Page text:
Carrots have long made up a part of the human diet -- the British even used them to make wine, explains Purdue University. Today, carrots' low cost, long storage life and widespread availability make them an economical addition to your diet, and their nutritional profile makes them a healthy option as well. Drinking carrot juice provides an even more convenient way for you to consume the minerals and vitamins found in carrots, and adding the juice to your diet means that you'll enjoy a range of health benefits.
Iron in Carrot Juice
Drink carrot juice as a source of iron. Iron fuels your active lifestyle -- it not only helps you produce energy needed for daily functioning, but also makes up a component of the red blood cells that supply your tissues with oxygen. A 1-cup serving of carrot juice contains 1.1 milligrams of iron -- 6 percent of the recommended daily intake for pre-menopausal women, and 14 percent of the recommended daily intake for post-menopausal women and men.
Vitamins A and K
Like whole carrots, carrot juice comes packed with vitamin A. Just one cup of the juice contains an impressive 45,133 international units of vitamin A -- several days' worth. Vitamin A promotes healthy eye function, allows your cells to control gene activity and plays a key role in immune system function. Carrot juice also provides beneficial vitamin K, a nutrient needed for bone health and blood clotting. Each serving of carrot juice contains 37 micrograms of vitamin K -- 30 and 41 percent of the recommended daily intakes for men and women, respectively.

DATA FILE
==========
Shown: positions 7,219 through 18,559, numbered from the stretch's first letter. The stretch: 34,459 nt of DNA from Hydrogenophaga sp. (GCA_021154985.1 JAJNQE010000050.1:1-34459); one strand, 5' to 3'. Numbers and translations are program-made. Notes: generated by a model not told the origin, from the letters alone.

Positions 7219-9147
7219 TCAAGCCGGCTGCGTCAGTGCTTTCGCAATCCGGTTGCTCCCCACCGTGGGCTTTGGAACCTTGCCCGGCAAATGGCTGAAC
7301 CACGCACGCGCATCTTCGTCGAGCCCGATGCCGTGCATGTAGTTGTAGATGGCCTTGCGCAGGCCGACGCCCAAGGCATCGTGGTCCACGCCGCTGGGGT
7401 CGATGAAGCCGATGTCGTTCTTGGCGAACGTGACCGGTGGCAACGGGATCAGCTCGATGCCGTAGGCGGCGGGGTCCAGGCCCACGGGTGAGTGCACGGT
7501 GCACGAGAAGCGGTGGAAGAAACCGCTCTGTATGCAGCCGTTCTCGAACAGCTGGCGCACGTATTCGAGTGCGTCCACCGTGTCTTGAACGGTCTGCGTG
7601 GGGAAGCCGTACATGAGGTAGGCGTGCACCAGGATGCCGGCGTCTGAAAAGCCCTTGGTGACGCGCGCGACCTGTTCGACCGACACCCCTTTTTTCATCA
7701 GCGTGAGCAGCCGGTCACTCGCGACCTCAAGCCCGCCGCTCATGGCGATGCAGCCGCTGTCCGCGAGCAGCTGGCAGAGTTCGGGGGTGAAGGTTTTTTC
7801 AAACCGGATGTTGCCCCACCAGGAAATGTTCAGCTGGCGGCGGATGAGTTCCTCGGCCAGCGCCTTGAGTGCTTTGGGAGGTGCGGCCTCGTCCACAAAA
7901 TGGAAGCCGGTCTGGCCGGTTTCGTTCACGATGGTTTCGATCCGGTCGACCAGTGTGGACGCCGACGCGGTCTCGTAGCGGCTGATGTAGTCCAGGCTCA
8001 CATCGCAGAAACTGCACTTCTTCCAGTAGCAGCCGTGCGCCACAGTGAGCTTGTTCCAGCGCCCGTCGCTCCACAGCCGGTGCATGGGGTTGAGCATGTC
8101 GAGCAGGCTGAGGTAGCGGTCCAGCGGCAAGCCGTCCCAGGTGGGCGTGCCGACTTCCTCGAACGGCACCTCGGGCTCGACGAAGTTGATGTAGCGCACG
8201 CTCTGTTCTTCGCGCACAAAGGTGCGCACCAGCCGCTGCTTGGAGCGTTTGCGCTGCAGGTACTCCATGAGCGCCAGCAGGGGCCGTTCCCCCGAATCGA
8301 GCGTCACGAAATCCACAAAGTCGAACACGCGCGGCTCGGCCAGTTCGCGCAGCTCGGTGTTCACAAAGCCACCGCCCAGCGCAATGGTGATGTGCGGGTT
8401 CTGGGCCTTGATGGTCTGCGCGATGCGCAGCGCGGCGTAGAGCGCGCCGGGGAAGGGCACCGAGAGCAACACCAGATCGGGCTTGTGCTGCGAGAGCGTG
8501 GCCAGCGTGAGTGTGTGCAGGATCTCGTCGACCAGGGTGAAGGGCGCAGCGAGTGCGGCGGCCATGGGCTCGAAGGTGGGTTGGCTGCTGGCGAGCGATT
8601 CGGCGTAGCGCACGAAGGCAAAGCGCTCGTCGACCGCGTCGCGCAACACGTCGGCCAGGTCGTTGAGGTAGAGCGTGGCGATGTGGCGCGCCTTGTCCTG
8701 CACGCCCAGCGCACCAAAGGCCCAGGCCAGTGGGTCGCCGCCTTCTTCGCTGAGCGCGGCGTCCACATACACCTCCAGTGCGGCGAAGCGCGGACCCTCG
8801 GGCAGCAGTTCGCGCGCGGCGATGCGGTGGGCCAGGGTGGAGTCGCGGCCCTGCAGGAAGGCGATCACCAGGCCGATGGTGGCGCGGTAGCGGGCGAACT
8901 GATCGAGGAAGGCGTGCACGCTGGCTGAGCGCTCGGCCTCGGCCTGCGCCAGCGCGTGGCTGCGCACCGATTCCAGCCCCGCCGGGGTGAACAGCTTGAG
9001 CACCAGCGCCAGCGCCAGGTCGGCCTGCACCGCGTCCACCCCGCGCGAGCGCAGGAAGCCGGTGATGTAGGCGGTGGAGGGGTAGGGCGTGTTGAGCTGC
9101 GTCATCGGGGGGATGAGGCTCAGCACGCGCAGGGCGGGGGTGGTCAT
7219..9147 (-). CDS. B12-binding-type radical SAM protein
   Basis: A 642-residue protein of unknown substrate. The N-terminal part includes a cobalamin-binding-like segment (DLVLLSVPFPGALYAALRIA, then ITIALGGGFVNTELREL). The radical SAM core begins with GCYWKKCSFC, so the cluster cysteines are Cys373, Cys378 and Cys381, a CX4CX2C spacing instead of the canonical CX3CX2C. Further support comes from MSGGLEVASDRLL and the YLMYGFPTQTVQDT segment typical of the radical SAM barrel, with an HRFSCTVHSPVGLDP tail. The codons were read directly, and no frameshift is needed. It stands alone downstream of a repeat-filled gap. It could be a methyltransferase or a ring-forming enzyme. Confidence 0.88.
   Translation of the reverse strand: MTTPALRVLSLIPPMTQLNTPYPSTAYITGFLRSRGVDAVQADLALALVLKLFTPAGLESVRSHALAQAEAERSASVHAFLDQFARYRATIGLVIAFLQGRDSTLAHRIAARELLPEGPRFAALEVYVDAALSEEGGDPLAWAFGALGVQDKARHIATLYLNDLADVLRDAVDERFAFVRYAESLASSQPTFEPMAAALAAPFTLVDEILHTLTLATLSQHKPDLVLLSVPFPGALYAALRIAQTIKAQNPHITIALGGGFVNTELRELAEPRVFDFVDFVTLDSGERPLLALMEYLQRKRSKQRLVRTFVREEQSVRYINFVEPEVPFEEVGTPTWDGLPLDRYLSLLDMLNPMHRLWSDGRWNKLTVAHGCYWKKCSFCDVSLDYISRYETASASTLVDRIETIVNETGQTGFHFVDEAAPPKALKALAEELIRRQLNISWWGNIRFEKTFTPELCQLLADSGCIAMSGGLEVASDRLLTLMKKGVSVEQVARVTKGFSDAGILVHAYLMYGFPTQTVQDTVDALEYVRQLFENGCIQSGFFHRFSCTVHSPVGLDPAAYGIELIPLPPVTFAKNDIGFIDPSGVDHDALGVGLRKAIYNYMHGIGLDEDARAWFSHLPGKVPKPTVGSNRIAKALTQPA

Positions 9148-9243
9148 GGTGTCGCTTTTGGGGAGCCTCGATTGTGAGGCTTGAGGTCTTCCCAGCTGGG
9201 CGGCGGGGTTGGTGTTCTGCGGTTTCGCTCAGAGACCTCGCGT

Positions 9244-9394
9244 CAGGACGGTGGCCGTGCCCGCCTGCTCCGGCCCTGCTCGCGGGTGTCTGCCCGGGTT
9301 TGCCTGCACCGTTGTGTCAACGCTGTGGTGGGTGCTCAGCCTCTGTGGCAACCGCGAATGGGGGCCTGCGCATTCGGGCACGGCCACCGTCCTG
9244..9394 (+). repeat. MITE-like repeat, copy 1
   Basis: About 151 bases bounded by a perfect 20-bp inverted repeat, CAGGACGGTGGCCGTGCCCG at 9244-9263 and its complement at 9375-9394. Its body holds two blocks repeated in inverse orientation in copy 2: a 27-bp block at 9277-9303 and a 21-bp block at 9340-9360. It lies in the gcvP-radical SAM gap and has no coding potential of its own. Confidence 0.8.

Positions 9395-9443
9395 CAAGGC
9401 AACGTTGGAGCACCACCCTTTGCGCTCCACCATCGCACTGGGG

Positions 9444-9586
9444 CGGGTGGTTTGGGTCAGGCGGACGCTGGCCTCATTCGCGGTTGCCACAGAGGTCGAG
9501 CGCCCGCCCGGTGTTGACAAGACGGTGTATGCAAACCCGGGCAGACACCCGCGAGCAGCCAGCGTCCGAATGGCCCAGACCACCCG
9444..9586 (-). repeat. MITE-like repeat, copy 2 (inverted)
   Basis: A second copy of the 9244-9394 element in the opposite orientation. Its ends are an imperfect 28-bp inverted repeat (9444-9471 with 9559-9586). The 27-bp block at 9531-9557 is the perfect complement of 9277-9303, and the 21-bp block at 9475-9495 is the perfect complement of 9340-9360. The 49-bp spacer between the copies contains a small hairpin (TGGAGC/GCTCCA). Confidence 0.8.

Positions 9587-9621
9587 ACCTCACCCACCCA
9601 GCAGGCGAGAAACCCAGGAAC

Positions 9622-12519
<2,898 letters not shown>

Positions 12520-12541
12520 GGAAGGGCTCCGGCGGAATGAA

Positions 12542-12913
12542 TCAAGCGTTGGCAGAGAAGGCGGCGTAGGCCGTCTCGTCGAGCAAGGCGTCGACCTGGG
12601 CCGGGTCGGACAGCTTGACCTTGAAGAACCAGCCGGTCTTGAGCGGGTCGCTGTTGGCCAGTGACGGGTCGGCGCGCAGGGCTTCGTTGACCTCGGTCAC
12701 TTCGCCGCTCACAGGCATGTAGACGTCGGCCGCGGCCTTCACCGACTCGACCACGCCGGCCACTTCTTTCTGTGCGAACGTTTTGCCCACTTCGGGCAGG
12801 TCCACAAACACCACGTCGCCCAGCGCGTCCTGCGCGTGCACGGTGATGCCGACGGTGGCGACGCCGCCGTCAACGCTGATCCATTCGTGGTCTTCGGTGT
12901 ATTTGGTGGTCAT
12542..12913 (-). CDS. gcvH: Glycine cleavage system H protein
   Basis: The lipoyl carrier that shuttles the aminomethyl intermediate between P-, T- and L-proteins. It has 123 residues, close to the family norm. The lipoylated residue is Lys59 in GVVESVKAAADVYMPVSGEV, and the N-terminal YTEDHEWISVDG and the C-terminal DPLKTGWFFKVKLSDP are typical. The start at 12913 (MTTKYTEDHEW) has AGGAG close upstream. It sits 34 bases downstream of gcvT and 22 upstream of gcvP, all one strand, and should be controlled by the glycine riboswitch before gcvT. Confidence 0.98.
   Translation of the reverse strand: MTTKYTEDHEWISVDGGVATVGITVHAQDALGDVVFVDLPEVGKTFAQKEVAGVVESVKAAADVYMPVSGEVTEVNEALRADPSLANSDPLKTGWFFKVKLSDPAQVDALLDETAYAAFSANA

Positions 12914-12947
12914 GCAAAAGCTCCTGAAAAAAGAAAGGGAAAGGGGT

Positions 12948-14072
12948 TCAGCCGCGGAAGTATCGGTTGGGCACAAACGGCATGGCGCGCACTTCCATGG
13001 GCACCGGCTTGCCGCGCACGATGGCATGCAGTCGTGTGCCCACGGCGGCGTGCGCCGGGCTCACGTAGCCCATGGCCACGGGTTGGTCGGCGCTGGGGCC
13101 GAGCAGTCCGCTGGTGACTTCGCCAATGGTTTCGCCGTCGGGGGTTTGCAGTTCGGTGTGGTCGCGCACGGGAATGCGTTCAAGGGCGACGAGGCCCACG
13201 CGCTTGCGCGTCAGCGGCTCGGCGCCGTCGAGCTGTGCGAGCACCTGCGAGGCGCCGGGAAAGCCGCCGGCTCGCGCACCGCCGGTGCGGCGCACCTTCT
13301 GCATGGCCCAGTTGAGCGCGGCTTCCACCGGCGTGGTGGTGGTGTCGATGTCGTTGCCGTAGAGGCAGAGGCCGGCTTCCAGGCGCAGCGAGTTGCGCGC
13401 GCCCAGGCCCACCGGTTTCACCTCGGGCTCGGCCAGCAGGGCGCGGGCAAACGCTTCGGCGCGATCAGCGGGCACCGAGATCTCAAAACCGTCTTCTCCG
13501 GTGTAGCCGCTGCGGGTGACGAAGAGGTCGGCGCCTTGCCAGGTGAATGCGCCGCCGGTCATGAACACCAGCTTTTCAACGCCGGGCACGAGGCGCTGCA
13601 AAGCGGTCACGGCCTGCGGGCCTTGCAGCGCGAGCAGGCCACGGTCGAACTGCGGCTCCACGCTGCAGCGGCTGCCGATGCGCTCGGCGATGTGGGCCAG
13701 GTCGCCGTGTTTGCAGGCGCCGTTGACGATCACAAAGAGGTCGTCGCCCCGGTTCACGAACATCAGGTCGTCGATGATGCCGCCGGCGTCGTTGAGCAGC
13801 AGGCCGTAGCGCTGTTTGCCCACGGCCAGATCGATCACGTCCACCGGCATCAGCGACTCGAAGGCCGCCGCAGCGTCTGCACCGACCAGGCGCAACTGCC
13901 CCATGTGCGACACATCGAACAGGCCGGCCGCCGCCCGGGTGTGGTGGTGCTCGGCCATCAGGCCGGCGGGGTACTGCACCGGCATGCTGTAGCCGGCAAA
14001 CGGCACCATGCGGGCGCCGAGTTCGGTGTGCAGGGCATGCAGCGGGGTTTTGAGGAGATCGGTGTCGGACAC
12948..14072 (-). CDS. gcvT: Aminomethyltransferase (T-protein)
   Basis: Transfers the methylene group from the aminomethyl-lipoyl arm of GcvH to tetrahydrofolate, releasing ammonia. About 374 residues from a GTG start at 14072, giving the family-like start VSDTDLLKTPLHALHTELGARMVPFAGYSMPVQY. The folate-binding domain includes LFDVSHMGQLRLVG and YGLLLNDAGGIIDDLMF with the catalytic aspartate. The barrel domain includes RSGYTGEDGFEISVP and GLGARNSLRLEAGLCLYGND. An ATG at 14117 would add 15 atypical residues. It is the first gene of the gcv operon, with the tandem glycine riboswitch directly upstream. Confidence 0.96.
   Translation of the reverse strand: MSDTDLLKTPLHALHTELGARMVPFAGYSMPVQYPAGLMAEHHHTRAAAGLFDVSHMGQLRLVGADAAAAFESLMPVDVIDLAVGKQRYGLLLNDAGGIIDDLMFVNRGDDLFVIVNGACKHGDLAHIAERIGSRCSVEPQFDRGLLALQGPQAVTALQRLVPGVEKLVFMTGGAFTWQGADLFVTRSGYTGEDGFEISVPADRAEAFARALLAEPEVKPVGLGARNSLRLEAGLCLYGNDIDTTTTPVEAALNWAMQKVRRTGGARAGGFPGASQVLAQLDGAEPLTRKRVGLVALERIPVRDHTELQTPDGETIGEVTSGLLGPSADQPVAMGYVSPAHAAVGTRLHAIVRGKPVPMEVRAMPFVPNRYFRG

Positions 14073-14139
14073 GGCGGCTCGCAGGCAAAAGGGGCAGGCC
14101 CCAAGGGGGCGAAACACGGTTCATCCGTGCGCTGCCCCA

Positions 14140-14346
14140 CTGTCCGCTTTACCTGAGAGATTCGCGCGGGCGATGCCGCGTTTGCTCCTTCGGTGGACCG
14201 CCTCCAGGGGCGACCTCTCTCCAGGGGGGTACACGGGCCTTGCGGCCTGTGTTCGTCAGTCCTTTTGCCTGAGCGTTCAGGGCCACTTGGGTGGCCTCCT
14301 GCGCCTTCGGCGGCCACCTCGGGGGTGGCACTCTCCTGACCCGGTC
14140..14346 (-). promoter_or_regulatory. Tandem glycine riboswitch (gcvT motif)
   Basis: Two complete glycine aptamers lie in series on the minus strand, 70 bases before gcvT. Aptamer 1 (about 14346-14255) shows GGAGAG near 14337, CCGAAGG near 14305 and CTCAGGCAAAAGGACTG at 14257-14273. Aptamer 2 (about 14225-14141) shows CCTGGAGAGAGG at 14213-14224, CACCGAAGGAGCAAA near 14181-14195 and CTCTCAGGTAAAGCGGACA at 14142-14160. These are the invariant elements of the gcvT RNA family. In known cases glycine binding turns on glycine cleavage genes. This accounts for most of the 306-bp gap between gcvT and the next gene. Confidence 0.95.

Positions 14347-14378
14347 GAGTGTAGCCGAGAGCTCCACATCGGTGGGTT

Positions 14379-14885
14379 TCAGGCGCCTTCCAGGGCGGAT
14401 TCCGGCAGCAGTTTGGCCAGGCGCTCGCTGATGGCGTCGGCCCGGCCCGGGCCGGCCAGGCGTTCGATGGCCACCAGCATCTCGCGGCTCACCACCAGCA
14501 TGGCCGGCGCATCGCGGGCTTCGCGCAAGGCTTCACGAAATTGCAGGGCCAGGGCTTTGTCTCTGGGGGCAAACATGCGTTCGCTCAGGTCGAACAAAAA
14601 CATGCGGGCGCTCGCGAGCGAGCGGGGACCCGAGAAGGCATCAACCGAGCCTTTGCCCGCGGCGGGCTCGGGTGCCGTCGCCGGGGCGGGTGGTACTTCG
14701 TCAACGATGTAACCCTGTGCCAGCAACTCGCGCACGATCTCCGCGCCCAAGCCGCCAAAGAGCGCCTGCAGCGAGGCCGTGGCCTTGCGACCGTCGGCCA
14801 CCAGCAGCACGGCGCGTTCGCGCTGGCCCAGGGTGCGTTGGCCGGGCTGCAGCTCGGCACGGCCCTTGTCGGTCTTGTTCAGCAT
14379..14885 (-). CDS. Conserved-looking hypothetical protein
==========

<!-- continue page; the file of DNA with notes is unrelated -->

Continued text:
Vitamins C and B-6
Drinking carrot juice also boosts your intake of vitamins C and B-6. Both nutrients help you produce neurotransmitters -- chemicals essential for brain function. Vitamin C also helps you maintain healthy blood vessels, teeth and bones, while vitamin B-6 supports hormone synthesis and red blood cell function. Each serving of carrot juice contains 20 milligrams of vitamin C and 0.5 milligram of vitamin B-6. This makes up 38 percent of the recommended daily B-6 intake for adults, as well as 27 and 22 percent of the recommended daily vitamin C intakes for women and men, respectively.
Go beyond simply drinking plain carrot juice, and experiment with using it in your recipes. Use carrot juice as a base for specialty juice blends -- it pairs especially well with ginger juice, or with kale and beet juices. Combine carrot juice, low-fat coconut milk, vanilla Greek yogurt, frozen banana slices and cinnamon for a healthful "carrot cake" smoothie. Alternatively, use carrot juice to make a homemade healthful vinaigrette. Mix carrot juice, toasted sesame seed oil and grated ginger for an Asian-inspired vinaigrette, or carrot juice, balsamic vinegar and strawberry pureed for a sweet, summery option.